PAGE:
Reason is a virtue; self-delusion is the enemy. We have been supporting Enlightenment values on the internet since 2008!
A blogger on Scienceblogs reformulates what has become a common critique against the current renaissance of robust examination of religious beliefs and the psychological basis of those beliefs.
We dislike it [Dawkins’ book The God Delusion] because no matter what other beliefs an intelligent person may hold, so long as they accept the importance of science and the need for a secular society, we simply do not care if they also like the taste of ear wax, having sex with trees, or believing in a deity or two.
Well, some of us think that they should care. From what I understand, Dawkins is fighting against unreason in general, and he sees religion (quite correctly in our view) as the most prominent and serious manifestation of this at work in the world today.
The more watered-down sects that are now popular in some parts of the world only got that way through being forced to adapt by (largely secular) changes in society. If we don’t keep pushing things forward, the situation could quite easily deteriorate further - toward what is presently considered the fundamentalist end of the religious spectrum.
So Dawkins is correct to point out that in the larger scheme of things, religious moderates are not benign, since their beliefs (despite on the surface appearing to be very different from those of the fundamentalists) have the same foundations in unreason as any other beliefs not based on reason and held on faith.
I noted with interest that he seems to have abandoned his claim that an agnostic is somebody who has an evenly balanced probability assessment of the existence of God, which is total crap. But he failed to say if that meant he now accepts that while atheists and theists alike are making knowledge claims, agnostics simply aren’t. I doubt it.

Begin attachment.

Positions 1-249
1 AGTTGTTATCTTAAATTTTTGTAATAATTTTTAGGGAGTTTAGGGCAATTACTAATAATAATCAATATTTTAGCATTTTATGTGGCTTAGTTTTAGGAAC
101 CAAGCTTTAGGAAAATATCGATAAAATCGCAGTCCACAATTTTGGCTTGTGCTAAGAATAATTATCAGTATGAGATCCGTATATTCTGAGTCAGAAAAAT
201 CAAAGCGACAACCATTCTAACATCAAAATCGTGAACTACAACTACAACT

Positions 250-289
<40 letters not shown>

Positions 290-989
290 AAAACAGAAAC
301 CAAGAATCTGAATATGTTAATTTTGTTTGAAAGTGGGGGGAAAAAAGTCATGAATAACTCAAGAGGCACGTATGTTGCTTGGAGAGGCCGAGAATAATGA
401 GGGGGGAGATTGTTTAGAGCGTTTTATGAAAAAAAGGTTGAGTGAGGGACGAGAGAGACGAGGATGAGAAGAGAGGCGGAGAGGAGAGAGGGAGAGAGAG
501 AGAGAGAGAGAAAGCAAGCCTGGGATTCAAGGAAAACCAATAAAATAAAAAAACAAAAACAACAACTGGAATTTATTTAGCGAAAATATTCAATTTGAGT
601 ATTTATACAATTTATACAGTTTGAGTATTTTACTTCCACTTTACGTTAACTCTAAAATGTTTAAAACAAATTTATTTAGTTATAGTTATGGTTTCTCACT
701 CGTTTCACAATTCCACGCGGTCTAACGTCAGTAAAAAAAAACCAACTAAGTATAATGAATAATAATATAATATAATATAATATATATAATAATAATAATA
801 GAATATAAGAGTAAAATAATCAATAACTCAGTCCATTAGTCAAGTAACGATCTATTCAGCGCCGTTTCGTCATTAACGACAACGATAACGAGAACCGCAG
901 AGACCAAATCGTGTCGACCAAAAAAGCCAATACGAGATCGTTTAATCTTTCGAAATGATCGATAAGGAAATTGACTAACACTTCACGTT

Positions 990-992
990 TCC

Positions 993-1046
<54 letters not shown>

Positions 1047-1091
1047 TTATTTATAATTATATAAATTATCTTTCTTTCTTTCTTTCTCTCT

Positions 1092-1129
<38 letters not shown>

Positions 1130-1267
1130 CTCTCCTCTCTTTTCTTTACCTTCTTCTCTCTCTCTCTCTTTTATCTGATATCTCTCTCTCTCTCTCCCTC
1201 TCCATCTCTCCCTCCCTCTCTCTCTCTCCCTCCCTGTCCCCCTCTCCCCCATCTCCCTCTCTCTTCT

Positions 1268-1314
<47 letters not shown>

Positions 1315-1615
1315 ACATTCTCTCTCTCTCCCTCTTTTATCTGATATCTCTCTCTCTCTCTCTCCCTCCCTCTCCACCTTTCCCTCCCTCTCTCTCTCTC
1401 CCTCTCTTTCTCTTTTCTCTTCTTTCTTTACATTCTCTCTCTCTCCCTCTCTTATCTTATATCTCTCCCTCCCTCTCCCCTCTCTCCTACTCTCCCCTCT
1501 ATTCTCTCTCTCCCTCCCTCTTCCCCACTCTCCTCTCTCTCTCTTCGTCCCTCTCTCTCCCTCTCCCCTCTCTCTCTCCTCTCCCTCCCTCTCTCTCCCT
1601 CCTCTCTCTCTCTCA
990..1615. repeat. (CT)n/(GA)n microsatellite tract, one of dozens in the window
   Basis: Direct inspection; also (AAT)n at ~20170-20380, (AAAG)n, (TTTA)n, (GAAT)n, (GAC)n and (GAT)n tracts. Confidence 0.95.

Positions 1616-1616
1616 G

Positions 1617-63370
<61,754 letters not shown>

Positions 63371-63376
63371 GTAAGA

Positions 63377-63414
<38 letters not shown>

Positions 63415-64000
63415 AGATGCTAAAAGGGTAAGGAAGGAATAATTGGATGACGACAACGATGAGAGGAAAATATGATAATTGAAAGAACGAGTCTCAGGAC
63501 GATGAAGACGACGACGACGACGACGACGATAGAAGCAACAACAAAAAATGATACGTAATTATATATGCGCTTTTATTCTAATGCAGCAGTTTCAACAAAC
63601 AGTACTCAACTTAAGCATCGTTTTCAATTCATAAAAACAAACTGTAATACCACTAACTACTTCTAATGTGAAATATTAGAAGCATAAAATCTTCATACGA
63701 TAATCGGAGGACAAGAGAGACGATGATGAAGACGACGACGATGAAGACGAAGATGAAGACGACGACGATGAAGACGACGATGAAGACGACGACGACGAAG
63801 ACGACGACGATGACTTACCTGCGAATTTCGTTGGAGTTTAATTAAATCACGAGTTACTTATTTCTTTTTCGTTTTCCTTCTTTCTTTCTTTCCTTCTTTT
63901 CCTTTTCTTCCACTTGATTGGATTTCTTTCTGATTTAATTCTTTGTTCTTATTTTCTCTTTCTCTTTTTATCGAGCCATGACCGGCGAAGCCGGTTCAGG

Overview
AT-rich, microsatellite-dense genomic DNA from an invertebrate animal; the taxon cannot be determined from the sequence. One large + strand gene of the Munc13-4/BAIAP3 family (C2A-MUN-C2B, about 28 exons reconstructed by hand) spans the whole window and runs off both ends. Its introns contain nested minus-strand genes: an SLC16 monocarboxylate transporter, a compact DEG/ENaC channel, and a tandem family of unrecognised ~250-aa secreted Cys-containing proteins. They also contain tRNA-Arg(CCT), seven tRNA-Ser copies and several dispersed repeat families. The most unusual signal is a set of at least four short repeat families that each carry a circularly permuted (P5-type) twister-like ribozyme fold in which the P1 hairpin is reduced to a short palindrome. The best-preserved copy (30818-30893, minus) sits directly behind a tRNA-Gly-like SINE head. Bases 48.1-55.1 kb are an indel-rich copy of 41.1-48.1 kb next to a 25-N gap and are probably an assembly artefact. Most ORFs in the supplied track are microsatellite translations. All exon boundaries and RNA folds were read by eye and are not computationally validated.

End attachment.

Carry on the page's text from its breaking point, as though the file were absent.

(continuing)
Atheists are making knowledge claims: we claim that there is no valid knowledge about the existence of any gods, and that the correct approach (on both logical and ethical grounds) is therefore to reject belief in such beings. In addition to being unjustified intellectually, faith-based belief systems (whether theological, political or economic) are also destructive, divisive and dangerous. That is why we won’t just try to ignore them or ‘frame’ scientific discoveries in misleading ways so as not to offend anybodies beliefs.
In essence, these arguments boil down to playing the ‘respect’ card - the (bad) idea that religious beliefs are somehow deserving of being held above criticism. And why are we told that we shouldn’t criticise religious beliefs? Because religious beliefs are the foundation of an individuals’ world view! Think about that for a second - how then can so-called rationalists claim that what people believe is not important, if these beliefs admittedly form the whole basis of the way they look at the world?5 years ago